Anybody know if that dark gray cap-looking thing has a purpose here?  I don't see it mentioned in the manual.

I'll keep you posted in the days ahead, needless to say.  If everything works well, these minor annoyances won't matter (much).  But they don't reflect well on the seller who was (apparently) the owner and maintainer of the machine.

In closing, friends, thank you for all your helpful comments about sewing with silk charmeuse.  I'm excited about getting started -- and a bit scared too.  Your advice is very helpful.

Have a great day, everybody!

17 comments:

  1. You can buy all sorts of packaging for ten dollars, even if the box costs five, which would be high.

    I look forward to some virtual learning about silky fabrics from you, those seams are lovely as always.

    Sometimes you get the oddest bits and pieces with a collection of sewing things, people don't know what everything is, so they include every bitty piece of randomness the sewist stored in or around the machine!

    ReplyDelete
  2. That grey cap-looking thing is what you'll need to remove and replace the light-bulb someday. I haven't yet needed mine, but my Bernina saleslady was adamant that as soon as I chucked it, I would need it. cheers-

    ReplyDelete
    Replies
    1. Thanks, Kimberly -- I never would have guessed!

      Delete
    2. Heavens, I've always wondered what they are for. 22 years of Bernina 1120 and I never used the grey thing to change the bulb, which I think I only had to do once!

      Delete
  3. Have you tried sewing with the tissue paper as well as cutting it out with tissue paper? I just had my first ever successful bias experience sewing with a bottom layer of tissue paper. A different experience from straight grain silk charmeuse, but I imagine could work well for your fabric and pattern. Perhaps you are already planning to try this, wasn't sure from your post.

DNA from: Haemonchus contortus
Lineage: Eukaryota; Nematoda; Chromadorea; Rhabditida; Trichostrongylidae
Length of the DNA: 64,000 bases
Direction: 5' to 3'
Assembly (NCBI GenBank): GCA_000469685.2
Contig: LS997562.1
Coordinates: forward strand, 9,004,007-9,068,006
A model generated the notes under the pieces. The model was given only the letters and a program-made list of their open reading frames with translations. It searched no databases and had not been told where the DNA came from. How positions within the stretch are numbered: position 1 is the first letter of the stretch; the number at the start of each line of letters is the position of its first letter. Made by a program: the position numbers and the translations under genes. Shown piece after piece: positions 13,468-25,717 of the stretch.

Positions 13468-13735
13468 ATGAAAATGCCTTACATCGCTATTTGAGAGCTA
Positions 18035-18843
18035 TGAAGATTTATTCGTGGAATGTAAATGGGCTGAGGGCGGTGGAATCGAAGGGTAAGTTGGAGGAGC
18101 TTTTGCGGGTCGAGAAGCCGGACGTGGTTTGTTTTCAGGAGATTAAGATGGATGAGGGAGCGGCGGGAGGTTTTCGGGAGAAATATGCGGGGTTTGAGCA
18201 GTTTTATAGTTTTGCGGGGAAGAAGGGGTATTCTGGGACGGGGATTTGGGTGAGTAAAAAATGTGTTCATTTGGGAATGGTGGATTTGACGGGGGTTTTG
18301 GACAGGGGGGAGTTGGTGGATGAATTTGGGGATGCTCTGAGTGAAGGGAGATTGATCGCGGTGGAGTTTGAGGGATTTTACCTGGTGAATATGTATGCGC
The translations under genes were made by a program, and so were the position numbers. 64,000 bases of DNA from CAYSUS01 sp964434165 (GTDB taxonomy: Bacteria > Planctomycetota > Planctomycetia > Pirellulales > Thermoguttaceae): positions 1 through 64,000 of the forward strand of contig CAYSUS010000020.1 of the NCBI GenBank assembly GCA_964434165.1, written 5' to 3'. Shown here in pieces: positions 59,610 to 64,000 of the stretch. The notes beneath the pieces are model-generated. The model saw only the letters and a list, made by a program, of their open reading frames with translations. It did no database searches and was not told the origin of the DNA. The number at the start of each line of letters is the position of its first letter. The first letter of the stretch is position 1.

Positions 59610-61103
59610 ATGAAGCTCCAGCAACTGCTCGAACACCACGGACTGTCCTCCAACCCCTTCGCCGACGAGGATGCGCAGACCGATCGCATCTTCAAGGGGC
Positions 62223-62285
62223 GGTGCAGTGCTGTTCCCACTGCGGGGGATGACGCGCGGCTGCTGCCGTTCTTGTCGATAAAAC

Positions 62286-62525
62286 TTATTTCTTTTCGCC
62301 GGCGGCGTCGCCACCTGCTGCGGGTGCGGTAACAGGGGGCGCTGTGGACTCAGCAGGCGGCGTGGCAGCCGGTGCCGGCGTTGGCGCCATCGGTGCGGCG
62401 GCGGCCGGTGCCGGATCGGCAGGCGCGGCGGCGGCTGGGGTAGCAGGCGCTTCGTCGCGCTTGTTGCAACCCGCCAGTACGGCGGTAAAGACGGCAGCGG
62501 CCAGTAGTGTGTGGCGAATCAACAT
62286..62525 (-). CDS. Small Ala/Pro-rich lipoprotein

Looking forward to seeing the end result as always!

    ReplyDelete
    Replies
    1. You'd have to be super careful ripping it off though as that process could stress the seam even more than the sewing without tissue...

      Delete
  4. Peter, I wouldn't underline the draped bodice piece,but you might underline or fuse it's facing pieces.

    ReplyDelete
  5. Very much looking forward to your lessons on sewing very slippery fabrics before I take the plunge myself (from stash pieces more than 2 years old), and hoping your lovely Berni survived ok and is good to go!

    ReplyDelete
  6. ergh, and what exactly does it take for people to realize that big heavy delicate things need to actually be packaged to survive the shipment?!?

    ReplyDelete
  7. I know you enjoy the mechanics of sewing machines, like to perform your own maintenance and enjoy knowing how things work, but please don't go exploring under the hood without some basic knowledge - especially if it has the needle up/down feature of the late version of the 930. There are a few things you need to be aware of.

    Let me know if you have some questions!

    Now go sew something on it......... I'm anxiously awaiting your report of first impressions! ;-)

    ReplyDelete